Kathmandu, August 3
It has not even been a decade since Nepal extended its three years graduation programme to four years, and questions have been raised about its justification.
The professors and teachers of Tribhuvan University and some other universities have started informally discussing if there is a need to review four-year graduation courses in Nepal.
According to Prof Chitra Bahadur Budhathoki, Dean of Tribhuvan University Faculty of Education, most of the students enrolled in a two-year graduation programme a few decades ago would most likely complete their studies.
“Around 25 per cent of students started to drop out when the country extended it to three years. Now the situation is even worse with only 32 per cent of the students taking the final exam,” says Budhathoki.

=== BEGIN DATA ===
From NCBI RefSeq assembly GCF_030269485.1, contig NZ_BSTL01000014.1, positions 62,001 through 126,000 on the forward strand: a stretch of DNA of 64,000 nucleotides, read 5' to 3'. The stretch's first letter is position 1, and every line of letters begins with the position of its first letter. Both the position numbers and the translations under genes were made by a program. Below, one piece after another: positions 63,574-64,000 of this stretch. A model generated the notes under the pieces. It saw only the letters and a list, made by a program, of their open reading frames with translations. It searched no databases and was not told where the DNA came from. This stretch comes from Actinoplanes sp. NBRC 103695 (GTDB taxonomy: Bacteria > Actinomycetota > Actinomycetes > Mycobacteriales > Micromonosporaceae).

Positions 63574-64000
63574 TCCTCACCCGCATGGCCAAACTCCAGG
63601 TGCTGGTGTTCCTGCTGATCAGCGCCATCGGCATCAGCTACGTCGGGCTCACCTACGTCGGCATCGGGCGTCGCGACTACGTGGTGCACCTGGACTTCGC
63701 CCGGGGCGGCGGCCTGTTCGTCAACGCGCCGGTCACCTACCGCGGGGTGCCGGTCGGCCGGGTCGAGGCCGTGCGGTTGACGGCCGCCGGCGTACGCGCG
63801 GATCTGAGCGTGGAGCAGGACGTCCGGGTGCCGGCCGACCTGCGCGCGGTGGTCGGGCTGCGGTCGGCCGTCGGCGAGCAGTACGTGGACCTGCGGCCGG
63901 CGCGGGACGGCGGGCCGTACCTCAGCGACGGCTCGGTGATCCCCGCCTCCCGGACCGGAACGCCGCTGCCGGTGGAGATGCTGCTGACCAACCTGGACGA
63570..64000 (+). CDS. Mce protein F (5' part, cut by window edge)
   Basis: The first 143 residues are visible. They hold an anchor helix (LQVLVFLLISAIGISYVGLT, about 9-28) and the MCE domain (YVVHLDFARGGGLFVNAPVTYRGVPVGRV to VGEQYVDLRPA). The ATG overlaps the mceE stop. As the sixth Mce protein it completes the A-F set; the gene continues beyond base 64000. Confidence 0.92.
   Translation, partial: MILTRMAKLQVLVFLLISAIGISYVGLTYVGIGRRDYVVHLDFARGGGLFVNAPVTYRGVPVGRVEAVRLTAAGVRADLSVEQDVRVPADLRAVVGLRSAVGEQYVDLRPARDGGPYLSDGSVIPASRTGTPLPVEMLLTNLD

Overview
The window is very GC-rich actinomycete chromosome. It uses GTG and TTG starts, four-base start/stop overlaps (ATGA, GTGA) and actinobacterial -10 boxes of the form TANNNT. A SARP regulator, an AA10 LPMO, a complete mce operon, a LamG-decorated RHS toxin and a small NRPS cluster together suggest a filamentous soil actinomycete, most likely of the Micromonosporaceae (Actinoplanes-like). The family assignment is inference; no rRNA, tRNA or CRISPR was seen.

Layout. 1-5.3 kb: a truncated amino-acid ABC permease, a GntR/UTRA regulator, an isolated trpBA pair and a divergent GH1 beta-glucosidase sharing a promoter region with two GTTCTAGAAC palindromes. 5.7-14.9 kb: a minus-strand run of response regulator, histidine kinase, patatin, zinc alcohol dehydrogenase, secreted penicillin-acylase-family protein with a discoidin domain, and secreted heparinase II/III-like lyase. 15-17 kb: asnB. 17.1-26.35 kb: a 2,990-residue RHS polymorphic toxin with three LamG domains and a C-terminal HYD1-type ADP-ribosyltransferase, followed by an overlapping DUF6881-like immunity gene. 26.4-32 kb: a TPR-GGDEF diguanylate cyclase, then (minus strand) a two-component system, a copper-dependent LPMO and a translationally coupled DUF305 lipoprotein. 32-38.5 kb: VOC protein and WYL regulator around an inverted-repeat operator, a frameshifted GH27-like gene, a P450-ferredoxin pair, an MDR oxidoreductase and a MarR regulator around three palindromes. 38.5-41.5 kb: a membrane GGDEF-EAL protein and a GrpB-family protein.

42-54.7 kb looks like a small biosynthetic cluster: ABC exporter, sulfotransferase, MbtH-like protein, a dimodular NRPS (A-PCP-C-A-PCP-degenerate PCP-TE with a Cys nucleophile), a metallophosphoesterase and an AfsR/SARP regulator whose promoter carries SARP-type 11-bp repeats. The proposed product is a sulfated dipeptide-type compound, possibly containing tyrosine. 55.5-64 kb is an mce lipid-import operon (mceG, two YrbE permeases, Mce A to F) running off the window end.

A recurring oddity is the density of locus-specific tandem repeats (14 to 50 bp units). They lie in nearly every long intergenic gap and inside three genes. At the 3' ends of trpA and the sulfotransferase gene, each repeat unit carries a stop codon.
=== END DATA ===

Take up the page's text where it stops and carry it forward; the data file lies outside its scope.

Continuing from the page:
What has not helped duration is the completion of the four-year programmes. Many argue they do not want to study in Nepal, particularly at Tribhuvan University, because it takes six years to complete a four-year course.
Lack of job prospects is not helping either, say teachers.
Prof Dev Raj Adhikari of the University Grants Commission says that the question may have arisen because of the failure of the university to manage the four-year programme and deliver results on time.
Tribhuvan University’s Dean, Shiv Lal Bhusal says that the formal discussion about the graduation programme has not yet started but some deans and professors have raised the issue.
He says, “The discussion has not officially started. The matter came up incidentally in a programme. But now the university will focus on how to organise the four years graduation programme.” Bhusal says that he will work on making the four-year graduation effective and improve it.